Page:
Devastating neurologic injury and often loss of upper brainstem function.

Coma, absent brainstem reflexes, no motor response and apnea

Eligibility Determination

Preferably an independent physician

Attending physician (may need confirmation by another physician)

Organ recovery

5 minutes circulatory arrest after patient extubation in the operating room

Immediately after arrival

Organ/tissue

All those consented except heart (lungs rarely procured)

All those consented

Triage

May return to ICU for palliative care if patient breathes after extubation

Morgue

Many hospitals in the United States—in order to maintain accreditation—are now required to have a DCD protocol in place; however, few physicians are fully aware of their responsibilities within these protocols. The utilization of DCD protocols worldwide is more variable, with marked differences in utilization between Asian and European countries. Most notable is the absence of DCD protocols in Germany.

In brief, the DCD protocol is based on organ retrieval after circulatory arrest. After withdrawal of life support has been decided, the patient may become a candidate for a DCD protocol. The eligibility is decided by an organ procurement coordinator and it requires a detailed conversation with the family, a signed informed consent, a determination of organ suitability, and a match with a recipient. A detailed medical and social history is obtained from the family. Contraindications to organ donation may include infectious diseases (notably HIV and hepatitis C), potentially transmissible malignancies (possibly including primary brain tumors manipulated by biopsy or ventriculostomy), and, most commonly, unsuitable organs. Blood (or tissue) samples are sent to a laboratory designated by the organ procurement organization for serological testing and tissue typing. The family should be made aware that the entire DCD procedure may take about 24 to 36 hours to complete. During this time the patient is examined regularly because progression to brain death may still occur. This transition is dependent on the time from the injury, but such progression is not common if no neurologic deterioration has been observed for 2 days. The family should also be made aware that the patient goes still intubated to an operating room. Extubation takes place in the operating room, but after extubation the patient may breathe, and the heart may not stop. If circulatory arrest does not happen within a predefined time interval (up to 60 minutes) the DCD procedure is aborted, and the patient may have to return to the intensive care unit and later the ward for further palliative care.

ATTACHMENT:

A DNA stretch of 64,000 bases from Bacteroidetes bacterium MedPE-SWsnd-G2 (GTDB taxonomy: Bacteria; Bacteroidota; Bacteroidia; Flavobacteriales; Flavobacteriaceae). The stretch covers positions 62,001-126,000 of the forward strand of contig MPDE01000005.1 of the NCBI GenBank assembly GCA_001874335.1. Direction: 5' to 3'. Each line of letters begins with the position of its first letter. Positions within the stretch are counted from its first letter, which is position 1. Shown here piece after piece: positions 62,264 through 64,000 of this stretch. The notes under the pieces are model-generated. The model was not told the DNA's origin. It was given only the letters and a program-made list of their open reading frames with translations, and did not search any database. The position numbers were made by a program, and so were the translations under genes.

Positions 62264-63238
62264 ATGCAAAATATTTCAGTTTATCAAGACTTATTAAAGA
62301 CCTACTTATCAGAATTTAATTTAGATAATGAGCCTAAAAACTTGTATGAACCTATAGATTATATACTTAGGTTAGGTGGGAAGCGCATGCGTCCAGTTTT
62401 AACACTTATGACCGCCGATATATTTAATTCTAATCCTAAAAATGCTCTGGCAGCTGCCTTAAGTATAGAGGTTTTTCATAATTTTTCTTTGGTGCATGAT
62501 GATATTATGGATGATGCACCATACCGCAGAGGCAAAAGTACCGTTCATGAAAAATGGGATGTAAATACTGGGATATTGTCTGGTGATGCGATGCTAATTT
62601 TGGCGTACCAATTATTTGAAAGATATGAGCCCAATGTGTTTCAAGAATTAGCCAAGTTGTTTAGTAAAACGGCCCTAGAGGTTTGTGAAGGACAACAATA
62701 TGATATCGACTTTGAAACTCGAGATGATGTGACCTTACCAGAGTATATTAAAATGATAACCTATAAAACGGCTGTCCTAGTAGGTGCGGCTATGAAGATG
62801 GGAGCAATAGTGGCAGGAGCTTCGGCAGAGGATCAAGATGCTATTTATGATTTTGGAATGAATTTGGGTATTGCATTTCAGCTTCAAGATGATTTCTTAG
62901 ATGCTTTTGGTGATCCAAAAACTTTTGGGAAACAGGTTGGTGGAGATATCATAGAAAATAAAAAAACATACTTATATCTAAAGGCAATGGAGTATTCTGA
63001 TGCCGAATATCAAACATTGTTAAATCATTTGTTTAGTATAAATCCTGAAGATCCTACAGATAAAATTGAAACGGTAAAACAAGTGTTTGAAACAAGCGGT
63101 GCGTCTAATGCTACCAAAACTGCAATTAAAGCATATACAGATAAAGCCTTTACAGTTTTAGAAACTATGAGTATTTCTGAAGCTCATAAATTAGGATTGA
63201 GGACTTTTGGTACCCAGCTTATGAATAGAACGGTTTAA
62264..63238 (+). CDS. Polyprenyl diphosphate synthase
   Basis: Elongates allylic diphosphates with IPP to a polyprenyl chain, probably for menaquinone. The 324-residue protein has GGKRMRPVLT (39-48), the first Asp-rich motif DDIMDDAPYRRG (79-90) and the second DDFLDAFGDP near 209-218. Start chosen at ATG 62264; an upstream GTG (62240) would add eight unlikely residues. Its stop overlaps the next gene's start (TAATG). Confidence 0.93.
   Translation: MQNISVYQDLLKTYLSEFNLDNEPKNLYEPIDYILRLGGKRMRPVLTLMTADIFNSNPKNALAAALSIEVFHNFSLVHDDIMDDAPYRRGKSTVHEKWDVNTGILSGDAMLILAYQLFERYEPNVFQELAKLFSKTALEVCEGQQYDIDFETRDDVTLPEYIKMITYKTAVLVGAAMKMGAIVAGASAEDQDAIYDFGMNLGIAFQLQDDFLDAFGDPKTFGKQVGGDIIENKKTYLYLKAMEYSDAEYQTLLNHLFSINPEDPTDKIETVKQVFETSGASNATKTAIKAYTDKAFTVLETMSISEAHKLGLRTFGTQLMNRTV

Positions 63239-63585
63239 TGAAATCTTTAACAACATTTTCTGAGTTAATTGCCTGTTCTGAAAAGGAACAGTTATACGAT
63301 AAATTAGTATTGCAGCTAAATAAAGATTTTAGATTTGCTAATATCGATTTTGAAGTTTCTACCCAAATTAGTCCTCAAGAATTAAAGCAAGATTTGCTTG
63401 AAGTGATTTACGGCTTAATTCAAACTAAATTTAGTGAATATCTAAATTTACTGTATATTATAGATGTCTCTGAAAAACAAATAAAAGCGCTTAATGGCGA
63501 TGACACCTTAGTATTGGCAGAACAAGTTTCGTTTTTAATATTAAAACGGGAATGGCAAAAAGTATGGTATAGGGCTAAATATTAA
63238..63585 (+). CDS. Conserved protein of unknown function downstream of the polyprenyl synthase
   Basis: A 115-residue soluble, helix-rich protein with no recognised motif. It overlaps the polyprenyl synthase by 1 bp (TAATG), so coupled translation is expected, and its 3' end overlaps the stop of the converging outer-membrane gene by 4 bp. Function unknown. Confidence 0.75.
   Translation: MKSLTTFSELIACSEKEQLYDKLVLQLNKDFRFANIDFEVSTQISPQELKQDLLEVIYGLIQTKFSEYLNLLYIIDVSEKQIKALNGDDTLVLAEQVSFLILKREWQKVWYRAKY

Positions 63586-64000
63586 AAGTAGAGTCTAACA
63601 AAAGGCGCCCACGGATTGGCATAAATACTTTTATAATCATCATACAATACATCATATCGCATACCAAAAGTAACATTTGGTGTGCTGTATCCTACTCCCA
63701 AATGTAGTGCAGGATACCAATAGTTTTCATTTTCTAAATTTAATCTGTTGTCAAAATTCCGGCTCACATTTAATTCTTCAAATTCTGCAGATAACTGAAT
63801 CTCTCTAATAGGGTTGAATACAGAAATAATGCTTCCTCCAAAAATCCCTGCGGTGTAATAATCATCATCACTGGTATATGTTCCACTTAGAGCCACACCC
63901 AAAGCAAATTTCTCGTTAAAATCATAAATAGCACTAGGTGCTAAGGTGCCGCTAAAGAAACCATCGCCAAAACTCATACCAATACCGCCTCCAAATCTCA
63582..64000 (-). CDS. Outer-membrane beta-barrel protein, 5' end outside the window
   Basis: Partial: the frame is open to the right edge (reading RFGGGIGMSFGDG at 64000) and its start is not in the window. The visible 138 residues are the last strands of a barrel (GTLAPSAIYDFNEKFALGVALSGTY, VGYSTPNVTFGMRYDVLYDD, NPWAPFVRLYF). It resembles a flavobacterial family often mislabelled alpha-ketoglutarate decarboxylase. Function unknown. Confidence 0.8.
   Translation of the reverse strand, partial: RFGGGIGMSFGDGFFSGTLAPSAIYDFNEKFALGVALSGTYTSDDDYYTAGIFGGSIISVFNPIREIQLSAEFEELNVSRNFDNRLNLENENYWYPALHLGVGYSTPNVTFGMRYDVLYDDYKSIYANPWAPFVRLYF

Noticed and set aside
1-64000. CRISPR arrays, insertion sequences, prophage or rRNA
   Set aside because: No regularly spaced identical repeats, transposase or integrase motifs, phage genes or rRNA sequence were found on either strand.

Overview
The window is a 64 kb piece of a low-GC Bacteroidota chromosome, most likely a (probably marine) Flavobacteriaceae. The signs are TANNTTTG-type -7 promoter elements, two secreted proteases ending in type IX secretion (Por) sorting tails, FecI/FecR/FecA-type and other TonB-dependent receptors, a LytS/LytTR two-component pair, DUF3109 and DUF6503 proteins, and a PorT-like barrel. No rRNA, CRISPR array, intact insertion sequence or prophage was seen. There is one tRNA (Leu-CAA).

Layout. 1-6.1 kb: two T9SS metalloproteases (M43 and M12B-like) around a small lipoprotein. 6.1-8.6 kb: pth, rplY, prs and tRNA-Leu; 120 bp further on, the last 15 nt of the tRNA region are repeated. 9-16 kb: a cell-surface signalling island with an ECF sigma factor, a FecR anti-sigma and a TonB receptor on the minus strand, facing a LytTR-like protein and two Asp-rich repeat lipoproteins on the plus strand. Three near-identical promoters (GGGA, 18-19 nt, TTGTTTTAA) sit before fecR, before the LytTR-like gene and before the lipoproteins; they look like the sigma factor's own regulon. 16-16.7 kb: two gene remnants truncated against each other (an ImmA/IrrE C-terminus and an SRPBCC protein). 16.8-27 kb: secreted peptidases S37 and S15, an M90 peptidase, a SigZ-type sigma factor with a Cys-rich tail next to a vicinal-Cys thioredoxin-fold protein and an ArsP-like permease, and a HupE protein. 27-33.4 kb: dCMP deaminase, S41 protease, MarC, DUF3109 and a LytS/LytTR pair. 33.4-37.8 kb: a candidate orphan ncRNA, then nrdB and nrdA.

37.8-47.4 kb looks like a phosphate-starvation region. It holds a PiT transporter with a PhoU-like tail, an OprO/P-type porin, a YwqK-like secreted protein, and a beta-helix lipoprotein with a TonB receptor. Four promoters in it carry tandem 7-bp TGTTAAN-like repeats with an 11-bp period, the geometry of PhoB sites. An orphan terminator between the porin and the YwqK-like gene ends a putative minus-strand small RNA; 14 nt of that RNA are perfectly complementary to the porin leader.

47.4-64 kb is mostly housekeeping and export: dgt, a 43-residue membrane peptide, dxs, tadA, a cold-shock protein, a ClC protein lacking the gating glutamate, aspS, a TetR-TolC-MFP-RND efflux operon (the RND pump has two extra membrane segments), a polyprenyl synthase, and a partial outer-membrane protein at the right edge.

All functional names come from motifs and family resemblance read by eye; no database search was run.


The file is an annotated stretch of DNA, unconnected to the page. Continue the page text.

So what can be expected if the family decides to go ahead? After all appropriate preparations, the patient is transferred to the operating room and prepared for organ retrieval. In the operating bed, the patient is fully draped with the thorax and abdomen sterilized. Instruments are prepared and placed on a tray. Coming to the operating room for family members is a major event and a new and likely a difficult experience. (We had nurses that had a visceral response after witnessing such a procedure and prefer not to go there anymore.) In the dimly lit serene operating room the family would sit close to the patients’ head behind a sterile drape. Usually only the attending physician, an anesthesiologist, and an operating nurse and the organ procurement coordinator are present. The surgical team is out of the operating room and out of sight.

The patient is extubated. After the patient is extubated the patient will often gasp for several minutes, becoming deeply cyanotic until breathing stops. It may take several minutes for a circulatory arrest to occur (asystole is not a criterion although both often go together). The determination of circulatory arrest involves palpating the carotid artery, next to appearance of a zero reading of the invasive arterial pressure tracing. At that very moment the family is told the patient has died and is escorted out the operating room. After circulatory arrest is determined and documented, a 5-minute “death watch” begins with monitoring for any change. After 5 minutes have passed, the surgical team enters the operating room and proceeds quickly with a large splitting thoracoabdominal incision followed by rapid cooling, emptying large buckets of ice in the abdominal cavity, cannulation of major arteries, and infusion of preservation fluids and mobilization of transplantable organs. The transplant surgeon may determine on inspection that certain organs are unsuitable for organ donation. The deceased patient then goes to the morgue.